If you operate a content management systems (CMS), you're probably familiar with the curse of botnet attacks on the user registration and persistent spammers on comments. These are IP address that are attached to your CMS from China, i.e. the 163.com domain, sending regular, daily spam message updates about Viagra, Cialis, and faux haute couture, sometimes for years on end. Or they continuously try to attack the user registration CAPTCHA, trying to create accounts to do the same or worse, sometimes using inane responses to the CAPTCHA like "TooBad1" through "TooBad257", not really doing any damage but consuming sometimes scarce resources and filling up the logs (to mask other activity sometimes, like database attacks).
This is not a problem specific to any one CMS, and will happen to Drupal, Wordpress, or Joomla. Drupal, however, logs the events as part of core functionality, allowing them to be noticed by the operator. Having dealt with it for well over a year, mostly manually, I found two great modules in the Dupal repository to help curtail the intrusions and the waste of your time as operator. In my case BOFH…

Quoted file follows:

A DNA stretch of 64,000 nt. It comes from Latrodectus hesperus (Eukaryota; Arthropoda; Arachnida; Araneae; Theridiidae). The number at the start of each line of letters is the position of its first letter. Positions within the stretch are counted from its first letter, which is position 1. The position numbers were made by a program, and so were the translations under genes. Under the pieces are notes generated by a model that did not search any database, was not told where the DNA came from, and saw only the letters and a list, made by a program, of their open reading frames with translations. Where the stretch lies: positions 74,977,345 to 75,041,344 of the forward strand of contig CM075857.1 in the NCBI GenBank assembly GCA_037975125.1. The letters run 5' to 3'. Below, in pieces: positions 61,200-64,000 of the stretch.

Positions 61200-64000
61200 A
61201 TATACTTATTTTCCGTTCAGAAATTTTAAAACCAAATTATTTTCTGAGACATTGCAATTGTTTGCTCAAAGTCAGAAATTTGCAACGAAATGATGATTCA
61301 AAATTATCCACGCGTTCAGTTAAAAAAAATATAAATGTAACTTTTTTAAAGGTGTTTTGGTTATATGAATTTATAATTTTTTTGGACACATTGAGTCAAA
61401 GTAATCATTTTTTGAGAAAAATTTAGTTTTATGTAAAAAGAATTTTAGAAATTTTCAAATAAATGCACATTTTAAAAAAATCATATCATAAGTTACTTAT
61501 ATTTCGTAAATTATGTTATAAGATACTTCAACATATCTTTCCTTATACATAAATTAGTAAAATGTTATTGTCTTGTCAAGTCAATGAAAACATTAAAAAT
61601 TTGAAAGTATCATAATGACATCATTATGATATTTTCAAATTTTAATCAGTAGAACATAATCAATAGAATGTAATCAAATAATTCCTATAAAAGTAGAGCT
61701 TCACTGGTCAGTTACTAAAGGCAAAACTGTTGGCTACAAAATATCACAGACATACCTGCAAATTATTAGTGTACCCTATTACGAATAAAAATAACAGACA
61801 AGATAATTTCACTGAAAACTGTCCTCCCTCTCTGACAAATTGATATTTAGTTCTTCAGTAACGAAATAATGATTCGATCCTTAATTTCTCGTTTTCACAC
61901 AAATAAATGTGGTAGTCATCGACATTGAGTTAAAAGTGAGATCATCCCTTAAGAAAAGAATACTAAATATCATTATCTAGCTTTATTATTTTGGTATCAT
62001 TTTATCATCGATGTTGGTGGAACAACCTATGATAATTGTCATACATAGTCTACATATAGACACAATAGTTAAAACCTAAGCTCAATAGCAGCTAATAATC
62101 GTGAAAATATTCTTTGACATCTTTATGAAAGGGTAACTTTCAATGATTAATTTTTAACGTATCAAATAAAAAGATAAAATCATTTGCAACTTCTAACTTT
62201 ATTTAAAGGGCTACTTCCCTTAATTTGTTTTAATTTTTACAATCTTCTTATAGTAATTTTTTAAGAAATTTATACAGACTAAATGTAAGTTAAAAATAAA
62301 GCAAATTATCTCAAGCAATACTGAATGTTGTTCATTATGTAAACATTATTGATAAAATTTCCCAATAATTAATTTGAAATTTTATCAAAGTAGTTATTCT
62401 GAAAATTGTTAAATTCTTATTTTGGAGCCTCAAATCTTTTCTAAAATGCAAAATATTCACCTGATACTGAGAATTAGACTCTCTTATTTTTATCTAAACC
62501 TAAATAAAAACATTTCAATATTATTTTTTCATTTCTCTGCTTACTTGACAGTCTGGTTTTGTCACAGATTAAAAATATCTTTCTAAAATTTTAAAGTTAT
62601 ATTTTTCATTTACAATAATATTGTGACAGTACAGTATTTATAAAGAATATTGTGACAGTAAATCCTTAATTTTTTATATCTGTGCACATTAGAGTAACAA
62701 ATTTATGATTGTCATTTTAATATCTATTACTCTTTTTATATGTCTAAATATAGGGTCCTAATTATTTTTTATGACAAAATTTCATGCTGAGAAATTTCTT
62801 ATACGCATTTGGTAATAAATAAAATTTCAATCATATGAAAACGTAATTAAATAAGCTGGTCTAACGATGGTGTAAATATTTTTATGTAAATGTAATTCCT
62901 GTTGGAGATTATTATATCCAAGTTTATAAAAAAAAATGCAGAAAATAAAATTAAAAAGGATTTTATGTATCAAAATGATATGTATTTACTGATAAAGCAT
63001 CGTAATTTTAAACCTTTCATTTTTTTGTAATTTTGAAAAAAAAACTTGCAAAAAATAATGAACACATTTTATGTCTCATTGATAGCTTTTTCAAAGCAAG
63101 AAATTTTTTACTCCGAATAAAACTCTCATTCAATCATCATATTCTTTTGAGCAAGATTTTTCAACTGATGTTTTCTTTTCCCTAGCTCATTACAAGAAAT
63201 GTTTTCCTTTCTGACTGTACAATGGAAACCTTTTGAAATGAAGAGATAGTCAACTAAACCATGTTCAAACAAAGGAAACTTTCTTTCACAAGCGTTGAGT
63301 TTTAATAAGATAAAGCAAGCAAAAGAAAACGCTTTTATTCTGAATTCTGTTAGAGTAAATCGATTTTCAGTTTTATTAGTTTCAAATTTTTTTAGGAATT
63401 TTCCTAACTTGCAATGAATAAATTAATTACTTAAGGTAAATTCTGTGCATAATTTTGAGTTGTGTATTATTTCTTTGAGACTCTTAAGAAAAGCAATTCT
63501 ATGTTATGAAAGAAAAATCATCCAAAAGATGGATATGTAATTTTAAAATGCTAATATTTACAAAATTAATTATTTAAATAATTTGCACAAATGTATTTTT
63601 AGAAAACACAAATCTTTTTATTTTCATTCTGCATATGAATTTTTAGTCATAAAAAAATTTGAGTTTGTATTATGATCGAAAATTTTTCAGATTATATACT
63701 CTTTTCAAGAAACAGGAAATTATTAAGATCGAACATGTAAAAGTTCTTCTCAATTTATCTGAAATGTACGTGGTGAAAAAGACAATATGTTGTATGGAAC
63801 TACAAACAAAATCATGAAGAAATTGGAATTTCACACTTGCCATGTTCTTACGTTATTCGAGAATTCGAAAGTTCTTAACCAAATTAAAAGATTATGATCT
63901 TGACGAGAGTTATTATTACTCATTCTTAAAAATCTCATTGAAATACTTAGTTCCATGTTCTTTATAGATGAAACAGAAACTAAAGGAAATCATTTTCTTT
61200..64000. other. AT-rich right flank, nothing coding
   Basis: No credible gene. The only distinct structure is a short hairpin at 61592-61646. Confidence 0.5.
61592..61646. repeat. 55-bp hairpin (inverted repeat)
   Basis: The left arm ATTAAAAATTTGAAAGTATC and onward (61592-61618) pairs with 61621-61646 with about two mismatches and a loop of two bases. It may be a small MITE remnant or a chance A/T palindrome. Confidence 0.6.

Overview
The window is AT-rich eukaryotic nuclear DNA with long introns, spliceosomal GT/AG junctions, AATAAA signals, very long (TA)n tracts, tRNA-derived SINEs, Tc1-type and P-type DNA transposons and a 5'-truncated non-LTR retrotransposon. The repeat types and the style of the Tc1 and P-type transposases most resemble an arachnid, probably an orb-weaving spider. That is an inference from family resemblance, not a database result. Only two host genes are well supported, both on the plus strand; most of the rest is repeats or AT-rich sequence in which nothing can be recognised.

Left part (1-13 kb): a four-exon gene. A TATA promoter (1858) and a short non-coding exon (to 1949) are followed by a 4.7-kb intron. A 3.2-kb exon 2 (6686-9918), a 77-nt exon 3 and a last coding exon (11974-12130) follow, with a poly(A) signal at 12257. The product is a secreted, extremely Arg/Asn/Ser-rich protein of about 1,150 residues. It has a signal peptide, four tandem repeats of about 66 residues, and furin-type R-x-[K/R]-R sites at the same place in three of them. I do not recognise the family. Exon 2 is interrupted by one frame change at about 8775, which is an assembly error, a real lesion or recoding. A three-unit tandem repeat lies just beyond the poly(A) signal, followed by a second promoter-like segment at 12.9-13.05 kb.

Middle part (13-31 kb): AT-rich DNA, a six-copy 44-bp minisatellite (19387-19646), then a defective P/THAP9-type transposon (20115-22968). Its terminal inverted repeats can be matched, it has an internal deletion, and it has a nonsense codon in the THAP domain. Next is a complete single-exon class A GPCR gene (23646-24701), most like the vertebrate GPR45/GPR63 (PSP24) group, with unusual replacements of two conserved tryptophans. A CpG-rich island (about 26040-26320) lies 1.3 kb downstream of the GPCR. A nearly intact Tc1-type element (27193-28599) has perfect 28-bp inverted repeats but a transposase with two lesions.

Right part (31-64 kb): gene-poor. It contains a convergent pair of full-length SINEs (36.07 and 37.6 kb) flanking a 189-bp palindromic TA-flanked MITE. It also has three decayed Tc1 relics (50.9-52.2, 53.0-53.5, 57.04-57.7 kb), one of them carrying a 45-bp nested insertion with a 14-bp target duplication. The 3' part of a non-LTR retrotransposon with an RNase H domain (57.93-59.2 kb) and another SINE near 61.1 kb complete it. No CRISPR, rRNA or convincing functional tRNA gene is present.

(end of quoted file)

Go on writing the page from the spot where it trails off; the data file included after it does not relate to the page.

GoAway (currently Drupal 7 only)
Allows for IP banning from the spam comment view, with the miscreant IP forwarded to the URL of your choice. I've not fully experimented with the extent of the banning, however, I don't believe it's as extensive as the Add Rule ban, which is total. This should be reserved for those recursive spammers who just insist on sending you info on how to enlarge your manliness, etc…
Uses honeypotting (PDF whitepaper) techniques to help prevent intrusion by botnets on comment, content, and user registration/password reset forms. This module will not stop intrusion attempts, however it will make them less effective and more cumbersome. It has good control and decreases faux comment and faux user registrations significantly on sites that have those enabled. On this site it's used for comments only, as user registration is disabled. Visitors can bang away at user registration and get access denied every time.
The implementation of both the above, along with text and image CAPTCHA and/or reCAPTCHA have allowed opening up sites to anonymous commenting while retaining tight control on user registration and authenticated user access. Well worth checking their applicability for your Drupal site if you're having the spam/fake account problem.